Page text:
3 Community Relations – This category recognizes charitable and community serSUMMER 2012 ✦ BC Legal Management Association ✦ www.BCLMA.org ✦ Member Services: [email protected]
Topics
Computer forensics fl from Page 2
HOW IT WORKS
In most instances, here are the steps
taken by a computer-forensic examiner:
1 Initial contact is made by the interested party or parties.
2 The electronic media that may contain the electronic file or files of interest is
shown to the examiner.
3 A machine known as a write blocker
is attached to the electronic media to prevent the forensic examiner from manipulating or changing the electronic information on the media.
4 A forensic image of the data is made
using forensic software, which can capture
all of the information on the media, even
deleted or overwritten files.
5 A backup copy of the forensic image
is made and set aside by the examiner for
disaster-recovery purposes.
6 The steps taken to make the forensic image are documented, capturing information such as the current date and
time, the make and model of the original
electronic media, the make and model of
the storage media and the storage capacity
(usually indicated in gigabytes).
7 Interrogation of the electronic media
commences with the computer-forensic examiner focusing on the files or information
on which they’ve been asked to comment.
8 A report is written, detailing the
work and the findings. The report may be
submitted as an expert’s report, and may
require the forensic examiner to testify in
court or at arbitration.
TYPES OF INFORMATION
The variety of information that can be
retrieved from electronic files and utilized
in litigation or arbitration is only limited
by the knowledge of the staff involved and
the devices involved. Take as an example,
an investigation of an individual alleged to
be improperly removing corporate intellectual property that is also finding its way
to a competitor. If the individual is suspected of facilitating the removal of the
property via their work computer, and if
access is granted to make a forensic image
of their computer’s hard drive, the investigation may focus on any number of different avenues, some of which could be:
1 Recovery of deleted files. This step
would not only recover any files that the
individual accessed, but also could recover deleted email messages, Internet web
pages, operating system logs, and other
files associated with computer use.
2 Email. A study of the corporate
email account would need to be undertaken to determine whether any email messages were sent containing attachments,
and if those attachments contained sensitive information. Also of interest would be
the recipient of the email messages. Was
the individual sending the information
home? To a competitor? Or to a third
party?
3 Webmail. Webmail is email which
can be accessed with a web browser and
does not tie into a specific corporate domain. Examples of webmail include Hotmail, Gmail, and Yahoo! Mail. In some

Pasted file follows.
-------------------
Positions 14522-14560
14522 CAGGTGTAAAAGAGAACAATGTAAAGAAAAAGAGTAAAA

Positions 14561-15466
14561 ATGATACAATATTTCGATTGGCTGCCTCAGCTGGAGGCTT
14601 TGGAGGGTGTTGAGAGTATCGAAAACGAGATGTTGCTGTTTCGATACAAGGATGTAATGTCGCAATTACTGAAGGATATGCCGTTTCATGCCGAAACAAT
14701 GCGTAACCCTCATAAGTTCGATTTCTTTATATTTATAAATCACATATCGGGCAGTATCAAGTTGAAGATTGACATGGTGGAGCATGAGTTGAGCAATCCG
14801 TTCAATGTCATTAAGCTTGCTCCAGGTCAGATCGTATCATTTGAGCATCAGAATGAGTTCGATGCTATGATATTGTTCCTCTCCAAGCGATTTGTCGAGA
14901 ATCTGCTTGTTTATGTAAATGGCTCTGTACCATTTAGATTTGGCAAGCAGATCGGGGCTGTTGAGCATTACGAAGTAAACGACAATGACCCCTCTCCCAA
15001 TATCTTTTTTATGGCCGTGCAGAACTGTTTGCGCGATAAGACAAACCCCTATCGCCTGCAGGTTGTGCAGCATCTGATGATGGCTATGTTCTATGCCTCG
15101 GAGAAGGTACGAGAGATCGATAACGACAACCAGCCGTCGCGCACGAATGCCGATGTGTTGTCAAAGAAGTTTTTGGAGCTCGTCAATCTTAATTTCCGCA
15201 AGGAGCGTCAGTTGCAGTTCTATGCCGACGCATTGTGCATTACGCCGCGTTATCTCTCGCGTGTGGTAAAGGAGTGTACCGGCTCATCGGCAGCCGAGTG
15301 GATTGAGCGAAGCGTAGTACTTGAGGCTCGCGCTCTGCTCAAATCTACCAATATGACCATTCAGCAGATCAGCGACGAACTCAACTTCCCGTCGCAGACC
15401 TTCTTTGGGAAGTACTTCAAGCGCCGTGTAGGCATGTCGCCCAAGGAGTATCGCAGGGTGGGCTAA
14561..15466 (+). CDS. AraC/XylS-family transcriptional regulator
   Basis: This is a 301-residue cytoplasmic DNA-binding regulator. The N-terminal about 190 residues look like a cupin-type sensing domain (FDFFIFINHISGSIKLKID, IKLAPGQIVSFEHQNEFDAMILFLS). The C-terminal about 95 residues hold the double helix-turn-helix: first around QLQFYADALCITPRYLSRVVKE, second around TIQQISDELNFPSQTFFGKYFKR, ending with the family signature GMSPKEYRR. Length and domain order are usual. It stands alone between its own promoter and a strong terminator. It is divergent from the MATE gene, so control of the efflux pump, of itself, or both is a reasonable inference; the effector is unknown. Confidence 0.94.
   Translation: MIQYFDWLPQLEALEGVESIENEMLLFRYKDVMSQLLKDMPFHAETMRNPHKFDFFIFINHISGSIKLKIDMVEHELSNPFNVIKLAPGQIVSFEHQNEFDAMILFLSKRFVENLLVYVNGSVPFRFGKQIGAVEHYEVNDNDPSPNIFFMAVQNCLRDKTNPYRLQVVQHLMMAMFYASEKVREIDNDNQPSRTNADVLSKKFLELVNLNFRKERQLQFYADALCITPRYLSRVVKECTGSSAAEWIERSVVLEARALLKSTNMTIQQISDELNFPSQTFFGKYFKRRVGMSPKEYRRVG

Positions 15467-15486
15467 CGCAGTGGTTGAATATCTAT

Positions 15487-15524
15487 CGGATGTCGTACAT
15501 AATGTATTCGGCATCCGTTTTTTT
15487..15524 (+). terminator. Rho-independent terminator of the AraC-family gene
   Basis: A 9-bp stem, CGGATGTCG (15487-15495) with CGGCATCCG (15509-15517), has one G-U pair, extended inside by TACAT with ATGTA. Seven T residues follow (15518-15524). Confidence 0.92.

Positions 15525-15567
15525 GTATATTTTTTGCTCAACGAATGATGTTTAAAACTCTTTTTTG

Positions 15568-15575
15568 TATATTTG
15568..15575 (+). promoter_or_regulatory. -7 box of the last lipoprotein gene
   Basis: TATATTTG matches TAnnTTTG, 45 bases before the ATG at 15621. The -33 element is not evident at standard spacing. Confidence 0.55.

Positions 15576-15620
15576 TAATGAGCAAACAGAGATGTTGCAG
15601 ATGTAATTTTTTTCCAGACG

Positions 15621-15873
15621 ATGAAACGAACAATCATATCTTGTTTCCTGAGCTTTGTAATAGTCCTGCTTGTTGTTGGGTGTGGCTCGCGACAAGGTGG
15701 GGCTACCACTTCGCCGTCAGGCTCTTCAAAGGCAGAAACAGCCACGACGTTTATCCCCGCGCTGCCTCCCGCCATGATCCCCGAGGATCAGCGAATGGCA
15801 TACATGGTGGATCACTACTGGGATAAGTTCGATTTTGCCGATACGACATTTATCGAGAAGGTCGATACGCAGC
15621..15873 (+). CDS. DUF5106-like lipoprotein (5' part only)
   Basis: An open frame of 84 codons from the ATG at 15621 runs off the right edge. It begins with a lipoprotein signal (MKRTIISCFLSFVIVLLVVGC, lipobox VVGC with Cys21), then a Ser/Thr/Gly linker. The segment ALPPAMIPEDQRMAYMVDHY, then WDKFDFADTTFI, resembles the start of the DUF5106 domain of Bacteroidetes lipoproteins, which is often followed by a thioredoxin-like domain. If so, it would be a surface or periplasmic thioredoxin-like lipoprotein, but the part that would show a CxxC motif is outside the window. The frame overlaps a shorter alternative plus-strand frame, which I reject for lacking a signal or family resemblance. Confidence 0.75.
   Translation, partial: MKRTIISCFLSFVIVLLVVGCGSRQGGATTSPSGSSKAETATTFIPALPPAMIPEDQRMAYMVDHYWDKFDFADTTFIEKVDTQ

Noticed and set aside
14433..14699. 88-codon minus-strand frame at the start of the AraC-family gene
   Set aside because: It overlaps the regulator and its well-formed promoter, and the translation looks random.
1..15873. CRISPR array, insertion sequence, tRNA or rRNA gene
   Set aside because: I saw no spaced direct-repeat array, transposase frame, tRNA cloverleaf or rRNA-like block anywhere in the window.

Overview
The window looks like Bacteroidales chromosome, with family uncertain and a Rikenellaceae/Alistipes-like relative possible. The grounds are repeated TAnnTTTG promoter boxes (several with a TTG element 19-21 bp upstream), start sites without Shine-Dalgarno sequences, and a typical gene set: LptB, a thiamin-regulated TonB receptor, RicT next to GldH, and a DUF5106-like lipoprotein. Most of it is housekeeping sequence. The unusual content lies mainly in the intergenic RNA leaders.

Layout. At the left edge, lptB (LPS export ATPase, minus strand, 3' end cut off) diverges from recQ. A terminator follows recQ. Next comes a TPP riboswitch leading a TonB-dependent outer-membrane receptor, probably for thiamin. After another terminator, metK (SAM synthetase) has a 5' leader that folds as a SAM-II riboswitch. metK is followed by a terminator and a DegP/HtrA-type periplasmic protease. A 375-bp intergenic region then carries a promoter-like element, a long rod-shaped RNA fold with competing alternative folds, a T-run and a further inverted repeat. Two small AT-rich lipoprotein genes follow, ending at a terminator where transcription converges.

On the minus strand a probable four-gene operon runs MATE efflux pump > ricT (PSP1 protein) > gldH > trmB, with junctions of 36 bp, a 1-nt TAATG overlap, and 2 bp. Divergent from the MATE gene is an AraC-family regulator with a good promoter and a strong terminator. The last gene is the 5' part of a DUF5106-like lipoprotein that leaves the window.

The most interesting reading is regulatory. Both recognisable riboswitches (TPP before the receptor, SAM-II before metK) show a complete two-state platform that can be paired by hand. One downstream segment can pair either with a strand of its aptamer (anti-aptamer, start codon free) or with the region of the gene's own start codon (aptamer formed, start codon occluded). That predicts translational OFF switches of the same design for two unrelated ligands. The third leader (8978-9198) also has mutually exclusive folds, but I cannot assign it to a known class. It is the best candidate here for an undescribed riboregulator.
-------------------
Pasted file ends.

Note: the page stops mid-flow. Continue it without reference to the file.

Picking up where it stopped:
instances individuals will make use of
Computer forensics fl to Page 15
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Onsite & Remote Support
Cloud Computing
Offsite Backup/Disaster Recovery
Practice & Document Management
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207 - 475 Howe Street
Vancouver, BC V6C 2B3
604-789-3401
[email protected]
14
www.bmcnetworks.ca
SUMMER 2012 ✦ BC Legal Management Association ✦ www.BCLMA.org ✦ Member Services: [email protected]
Topics
Computer forensics fl from Page 14
webmail to perpetrate malicious acts, not
realizing that the webmail leaves traces on
their computer, facilitating the tracking of
their movements.
4 Internet browser history. Each website
that an individual user visits is captured by
the computer’s Internet history. This history becomes important if the individual
is visiting websites such as Dropbox
which allows users to share photos,
documents, and videos without having to email them.
5 Cookies. Cookies are small pieces
of information that are often left behind when an individual visits a website. Combined with the browser’s history, they can be used to paint a
portrait of an individual’s surfing patterns.
These five are important aspects of any
computer-forensic investigation. However,
one area that deserves special attention is
metadata. Simply put, metadata is data
about data. It’s commonly associated with
document templates and electronic photos,
although it can also be found on items such
as photocopies, faxes and email.
The digital world creates, uses and
stores metadata a lot because it saves time
and explanations for both users and various computer devices that are using or
handling digital files and main information
they contain.
It’s commonly associated with document templates and electronic photos, although it can also be found on items such
as photocopies or faxes and in email.
So, what kind of data are we talking
about here? In the case of electronic photos, metadata can contain fields such as the
make and model of the camera, the aperture, the f/stop, the ISO, the size of the picture, the number of pixels, the format the
picture was saved in, and GIS coordinates.
The latter can be especially relevant for
individuals who have privacy concerns – if
they upload their pictures of file/photosharing websites, and the website does not